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Faculty granted for reburial after daughter’s plea

22 April 2016


Family grave: the cemetery at Murrisk Abbey, Co. Mayo

Family grave: the cemetery at Murrisk Abbey, Co. Mayo

THE desire to honour the wishes of a deceased parent, combined with the fact that there would be reburial in a family grave, may be exceptional circumstances sufficient to enable the court to depart from the presumption that Christian burial was final, Chancellor Philip Petchey ruled in the Consistory Court of the diocese of Southwark.

He granted a faculty for the exhumation of the remains of Edward Tarrant from the consecrated part of West Norwood Cemetery, in order that they might be cremated and reinterred in Murrisk Abbey Cemetery, in County Mayo, Ireland.

Mr Tarrant, who died in 1985, aged 57, had not made a will, and had expressed no views about arrangements to be made after his death in respect of his remains. On a few occasions when the matter had been discussed, he had expressed the wish, perhaps with a degree of jocularity, that he wanted to be cremated and his ashes put in an urn on the mantelpiece and interred in the family grave in Murrisk Abbey when his widow visited.

That suggestion did not commend itself to his widow, Anne Tarrant, who was a Roman Catholic and did not believe that cremation was appropriate. Since, at the time, she could not afford to have her husband’s body taken to Ireland, she purchased a double plot in the consecrated part of West Norwood Cemetery, with the intention of her own remains being buried there when the time came.

That decision was supported both by her priest and the undertaker as being the best way forward. Moreover, she derived comfort from visiting the grave regularly.

In 2007, Mrs Tarrant suffered a severe stroke, and began to think again about her own circumstances. She decided that she wanted her own remains to be buried in the family grave at Murrisk Abbey Cemetery. There was now no financial impediment to that.

Regarding her husband’s remains, she desired that they be exhumed, cremated, and also interred in the family grave in Murrisk Abbey. She had changed her mind about cremation, and that also accorded with her husband’s wishes. She made her daughter, Mary Rhead, and her husband promise that they would comply with her wishes.

Mrs Tarrant died in 2014, and, in accordance with her wishes, her remains were buried in Murrisk Abbey Cemetery. Mrs Rhead applied for the faculty for the exhumation of her father’s remains.

Permission to exhume remains once they have been interred in consecrated ground is granted only exceptionally, the norm of Christian burial being permanence. Hence the Chancellor had to question whether there were reasons for making an exception to that general rule.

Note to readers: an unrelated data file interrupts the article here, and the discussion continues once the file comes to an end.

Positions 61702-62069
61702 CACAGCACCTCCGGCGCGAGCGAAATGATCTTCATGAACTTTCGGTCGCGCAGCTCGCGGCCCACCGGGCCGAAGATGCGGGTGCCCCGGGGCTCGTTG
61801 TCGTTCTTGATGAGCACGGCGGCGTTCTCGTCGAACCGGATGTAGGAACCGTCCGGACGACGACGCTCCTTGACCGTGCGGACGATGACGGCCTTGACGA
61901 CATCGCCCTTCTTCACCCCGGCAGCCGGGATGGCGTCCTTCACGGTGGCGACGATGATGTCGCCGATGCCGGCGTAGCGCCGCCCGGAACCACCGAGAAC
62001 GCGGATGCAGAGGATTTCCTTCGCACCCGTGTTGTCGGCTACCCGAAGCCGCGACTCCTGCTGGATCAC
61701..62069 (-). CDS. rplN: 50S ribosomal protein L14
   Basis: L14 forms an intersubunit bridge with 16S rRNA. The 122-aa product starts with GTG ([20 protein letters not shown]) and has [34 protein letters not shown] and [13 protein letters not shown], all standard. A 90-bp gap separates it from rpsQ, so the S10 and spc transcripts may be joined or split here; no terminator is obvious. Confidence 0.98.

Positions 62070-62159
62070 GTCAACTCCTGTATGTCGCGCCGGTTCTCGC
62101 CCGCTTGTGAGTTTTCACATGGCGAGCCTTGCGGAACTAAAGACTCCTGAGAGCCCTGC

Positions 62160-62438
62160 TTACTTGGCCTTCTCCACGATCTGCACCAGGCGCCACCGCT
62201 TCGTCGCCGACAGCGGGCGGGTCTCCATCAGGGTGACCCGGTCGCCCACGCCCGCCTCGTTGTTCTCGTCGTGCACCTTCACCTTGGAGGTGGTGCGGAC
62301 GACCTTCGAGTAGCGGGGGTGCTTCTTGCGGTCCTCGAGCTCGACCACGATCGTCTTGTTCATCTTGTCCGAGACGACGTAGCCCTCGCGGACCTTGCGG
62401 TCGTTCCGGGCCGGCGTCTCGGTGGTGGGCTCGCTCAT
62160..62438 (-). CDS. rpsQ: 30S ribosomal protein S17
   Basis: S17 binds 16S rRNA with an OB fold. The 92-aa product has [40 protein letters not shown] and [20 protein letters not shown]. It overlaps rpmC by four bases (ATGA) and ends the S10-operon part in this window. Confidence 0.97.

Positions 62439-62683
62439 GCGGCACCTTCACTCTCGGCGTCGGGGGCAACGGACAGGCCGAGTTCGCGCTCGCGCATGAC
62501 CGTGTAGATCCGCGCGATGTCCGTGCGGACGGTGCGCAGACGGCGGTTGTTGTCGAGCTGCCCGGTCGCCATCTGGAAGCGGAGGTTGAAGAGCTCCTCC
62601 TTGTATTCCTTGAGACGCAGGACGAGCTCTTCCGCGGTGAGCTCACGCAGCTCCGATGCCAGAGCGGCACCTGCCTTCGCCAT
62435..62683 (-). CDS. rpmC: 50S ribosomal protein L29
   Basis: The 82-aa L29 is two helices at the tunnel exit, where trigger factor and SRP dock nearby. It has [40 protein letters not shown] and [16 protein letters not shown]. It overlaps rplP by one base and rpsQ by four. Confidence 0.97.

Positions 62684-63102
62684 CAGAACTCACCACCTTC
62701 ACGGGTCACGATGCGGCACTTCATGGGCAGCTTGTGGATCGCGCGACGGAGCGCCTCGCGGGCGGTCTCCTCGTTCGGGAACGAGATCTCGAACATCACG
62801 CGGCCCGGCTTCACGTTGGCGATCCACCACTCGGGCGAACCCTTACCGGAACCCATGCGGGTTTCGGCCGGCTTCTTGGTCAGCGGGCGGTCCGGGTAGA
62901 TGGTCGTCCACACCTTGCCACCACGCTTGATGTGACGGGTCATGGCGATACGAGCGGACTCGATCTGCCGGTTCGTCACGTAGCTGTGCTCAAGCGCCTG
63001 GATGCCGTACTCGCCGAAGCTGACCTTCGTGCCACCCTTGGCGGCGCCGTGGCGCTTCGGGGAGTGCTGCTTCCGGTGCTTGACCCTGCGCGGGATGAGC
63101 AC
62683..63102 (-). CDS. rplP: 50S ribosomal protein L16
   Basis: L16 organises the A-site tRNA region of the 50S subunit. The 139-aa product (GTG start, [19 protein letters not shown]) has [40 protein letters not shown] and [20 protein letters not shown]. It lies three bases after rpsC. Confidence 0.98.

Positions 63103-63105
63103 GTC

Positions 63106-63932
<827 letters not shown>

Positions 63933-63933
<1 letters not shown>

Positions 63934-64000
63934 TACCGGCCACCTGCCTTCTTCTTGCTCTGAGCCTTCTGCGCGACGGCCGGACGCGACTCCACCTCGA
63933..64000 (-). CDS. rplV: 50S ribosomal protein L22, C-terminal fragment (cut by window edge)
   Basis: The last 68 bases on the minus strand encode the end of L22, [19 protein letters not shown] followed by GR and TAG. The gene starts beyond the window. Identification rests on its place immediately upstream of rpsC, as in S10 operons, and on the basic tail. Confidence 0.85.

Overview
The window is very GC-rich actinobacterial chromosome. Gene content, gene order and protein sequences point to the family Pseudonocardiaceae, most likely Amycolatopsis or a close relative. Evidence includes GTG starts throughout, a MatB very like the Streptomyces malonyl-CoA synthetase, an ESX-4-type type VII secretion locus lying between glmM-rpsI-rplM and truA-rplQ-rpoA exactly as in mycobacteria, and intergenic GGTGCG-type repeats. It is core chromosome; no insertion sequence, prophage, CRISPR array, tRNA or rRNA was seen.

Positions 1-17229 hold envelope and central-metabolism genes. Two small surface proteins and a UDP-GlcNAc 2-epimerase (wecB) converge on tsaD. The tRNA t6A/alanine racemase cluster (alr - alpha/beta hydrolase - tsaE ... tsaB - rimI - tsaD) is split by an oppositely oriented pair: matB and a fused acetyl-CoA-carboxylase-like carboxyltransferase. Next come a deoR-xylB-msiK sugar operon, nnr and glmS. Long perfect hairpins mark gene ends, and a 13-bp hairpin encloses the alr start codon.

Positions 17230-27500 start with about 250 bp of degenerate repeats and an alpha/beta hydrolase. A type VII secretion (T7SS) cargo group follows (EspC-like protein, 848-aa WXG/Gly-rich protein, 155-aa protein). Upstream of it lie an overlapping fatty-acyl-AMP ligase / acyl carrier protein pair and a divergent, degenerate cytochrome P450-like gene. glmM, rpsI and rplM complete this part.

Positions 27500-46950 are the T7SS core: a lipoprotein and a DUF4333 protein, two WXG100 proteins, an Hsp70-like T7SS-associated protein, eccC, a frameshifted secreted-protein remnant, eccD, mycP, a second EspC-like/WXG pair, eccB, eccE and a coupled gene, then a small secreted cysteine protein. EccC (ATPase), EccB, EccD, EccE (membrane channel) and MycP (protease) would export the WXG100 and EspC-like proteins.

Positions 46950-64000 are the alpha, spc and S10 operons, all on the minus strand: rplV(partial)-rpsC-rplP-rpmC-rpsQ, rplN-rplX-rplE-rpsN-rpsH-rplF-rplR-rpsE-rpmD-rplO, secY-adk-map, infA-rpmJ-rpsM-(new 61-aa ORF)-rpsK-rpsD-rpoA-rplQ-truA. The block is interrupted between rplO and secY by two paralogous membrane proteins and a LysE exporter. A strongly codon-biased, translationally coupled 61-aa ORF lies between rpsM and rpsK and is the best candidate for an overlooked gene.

Historically, the Roman Catholic Church has opposed cremation. Even today, Canon Law commended burial, and cremation had been forbidden until 1963. The Chancellor said that he could understand that, in 1985, when Mr Tarrant died, his widow might have viewed cremation as unacceptable, and that 30 years later her views might have changed in the light of the change generally in attitudes to cremation in the Roman Catholic Church.

“Change of mind” is not of itself an acceptable justification for an exception to the norm of the permanence of Christian burial. Nevertheless, the Chancellor said that the change of mind came about in the light of a change in objective circumstances: namely, the changing attitude of the Roman Catholic Church to cremation. Thus, all other things being equal, the Chancellor said that he would be sympathetic to a petition to permit exhumation exceptionally on the basis that, but for the general attitude to cremation prevailing in the Roman Catholic Church, Mr Tarrant’s remains would have been cremated and taken to Ireland as was now proposed.

The matter was not that simple, however, the Chancellor said. Mrs Tarrant’s views about cremation could not have changed completely, since she herself did not wish her remains to be cremated; nor were they. When that point was raised, Mrs Rhead said that her mother had been influenced by her father’s expressed wish that he be cremated, and by the fact that it would be the most simple and convenient way for his remains to be taken to Murrisk Abbey Cemetery.

The Chancellor said that that raised the possibility that the true foundation for the petition was not so much the changed attitudes to cremation, but the fact that, in 1985, Mrs Tarrant could not afford the expense of taking her late husband’s body to Ireland for burial.

This was not the strongest case for making an exception to the norm of permanence, the Chancellor said, particularly since, during her lifetime, Mrs Tarrant enjoyed the benefit of being able to visit her late husband’s grave, and that now the reason for exhumation was not so much for any benefit it would confer on the living as honouring a promise given to the dead.

None the less, the Chancellor said, he understood that Mrs Rhead wanted to honour her mother’s last wishes, and that the exhumation would be to a family grave.

The Court of Arches, in the Blagdon Cemetery case ([2002] Fam 299), encouraged family graves as expressive of family unity, and also encouraged the economical use of grave space. If Mrs Rhead’s petition were granted, it would free two grave spaces, and grave space was at present at a premium in south London.

Taking all those matters into account, the Chancellor decided that this was properly a case where an exception should be made to the norm of Christian burial, and directed that a faculty should issue.

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